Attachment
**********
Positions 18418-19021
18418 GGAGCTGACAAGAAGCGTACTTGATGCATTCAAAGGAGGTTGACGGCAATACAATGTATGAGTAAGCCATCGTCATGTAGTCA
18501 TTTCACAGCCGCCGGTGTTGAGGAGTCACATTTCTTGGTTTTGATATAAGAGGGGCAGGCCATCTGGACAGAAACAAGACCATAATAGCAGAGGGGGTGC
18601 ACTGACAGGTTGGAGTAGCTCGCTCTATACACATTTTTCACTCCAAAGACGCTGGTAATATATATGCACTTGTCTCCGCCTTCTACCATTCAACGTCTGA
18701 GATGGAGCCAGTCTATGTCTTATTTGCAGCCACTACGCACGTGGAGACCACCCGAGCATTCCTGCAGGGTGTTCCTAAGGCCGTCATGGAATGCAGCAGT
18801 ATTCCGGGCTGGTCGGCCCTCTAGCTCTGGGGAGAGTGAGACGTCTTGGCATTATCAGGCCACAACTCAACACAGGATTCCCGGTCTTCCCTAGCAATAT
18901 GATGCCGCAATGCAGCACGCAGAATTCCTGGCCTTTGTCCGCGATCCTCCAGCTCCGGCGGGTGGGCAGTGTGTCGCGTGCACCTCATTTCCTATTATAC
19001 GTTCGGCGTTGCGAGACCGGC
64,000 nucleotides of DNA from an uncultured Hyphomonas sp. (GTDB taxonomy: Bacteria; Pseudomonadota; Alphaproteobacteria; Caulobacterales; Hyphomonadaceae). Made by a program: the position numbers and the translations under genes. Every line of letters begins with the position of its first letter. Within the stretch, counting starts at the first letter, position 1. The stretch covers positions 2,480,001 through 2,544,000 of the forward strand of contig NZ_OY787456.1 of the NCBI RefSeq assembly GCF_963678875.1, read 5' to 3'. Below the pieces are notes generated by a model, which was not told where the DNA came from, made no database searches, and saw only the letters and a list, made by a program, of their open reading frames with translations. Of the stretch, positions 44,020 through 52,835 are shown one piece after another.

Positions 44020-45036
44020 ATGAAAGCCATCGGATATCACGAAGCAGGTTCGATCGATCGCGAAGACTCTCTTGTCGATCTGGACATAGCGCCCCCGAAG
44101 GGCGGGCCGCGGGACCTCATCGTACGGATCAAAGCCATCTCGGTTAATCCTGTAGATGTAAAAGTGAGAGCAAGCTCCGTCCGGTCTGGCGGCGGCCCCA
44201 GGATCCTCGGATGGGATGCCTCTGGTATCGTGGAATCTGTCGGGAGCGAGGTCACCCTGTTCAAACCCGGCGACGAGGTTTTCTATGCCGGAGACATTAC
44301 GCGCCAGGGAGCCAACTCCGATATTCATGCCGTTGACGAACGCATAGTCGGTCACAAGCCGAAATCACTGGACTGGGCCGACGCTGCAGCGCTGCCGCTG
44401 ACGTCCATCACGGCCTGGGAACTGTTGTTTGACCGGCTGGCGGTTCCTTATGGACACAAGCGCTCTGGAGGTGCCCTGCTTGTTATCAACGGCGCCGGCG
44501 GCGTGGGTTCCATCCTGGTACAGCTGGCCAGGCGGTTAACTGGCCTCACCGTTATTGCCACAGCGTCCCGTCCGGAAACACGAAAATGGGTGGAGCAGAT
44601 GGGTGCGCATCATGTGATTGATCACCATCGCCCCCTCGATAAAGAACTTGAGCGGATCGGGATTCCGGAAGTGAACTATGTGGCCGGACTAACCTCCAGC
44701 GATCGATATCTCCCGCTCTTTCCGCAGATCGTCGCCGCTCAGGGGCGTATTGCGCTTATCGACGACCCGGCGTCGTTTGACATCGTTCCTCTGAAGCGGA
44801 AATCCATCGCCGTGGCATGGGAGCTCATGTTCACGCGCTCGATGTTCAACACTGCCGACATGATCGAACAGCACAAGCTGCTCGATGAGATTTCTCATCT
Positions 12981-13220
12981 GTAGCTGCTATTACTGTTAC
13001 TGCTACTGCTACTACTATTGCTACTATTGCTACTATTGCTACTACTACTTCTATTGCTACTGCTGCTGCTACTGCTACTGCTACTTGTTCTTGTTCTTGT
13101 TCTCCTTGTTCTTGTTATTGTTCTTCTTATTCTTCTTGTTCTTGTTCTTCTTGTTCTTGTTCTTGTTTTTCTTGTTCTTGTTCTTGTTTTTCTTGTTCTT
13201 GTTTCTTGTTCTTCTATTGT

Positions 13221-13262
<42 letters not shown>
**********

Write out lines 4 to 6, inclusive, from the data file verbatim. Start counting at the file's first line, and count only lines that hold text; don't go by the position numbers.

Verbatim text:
18601 ACTGACAGGTTGGAGTAGCTCGCTCTATACACATTTTTCACTCCAAAGACGCTGGTAATATATATGCACTTGTCTCCGCCTTCTACCATTCAACGTCTGA
18701 GATGGAGCCAGTCTATGTCTTATTTGCAGCCACTACGCACGTGGAGACCACCCGAGCATTCCTGCAGGGTGTTCCTAAGGCCGTCATGGAATGCAGCAGT
18801 ATTCCGGGCTGGTCGGCCCTCTAGCTCTGGGGAGAGTGAGACGTCTTGGCATTATCAGGCCACAACTCAACACAGGATTCCCGGTCTTCCCTAGCAATAT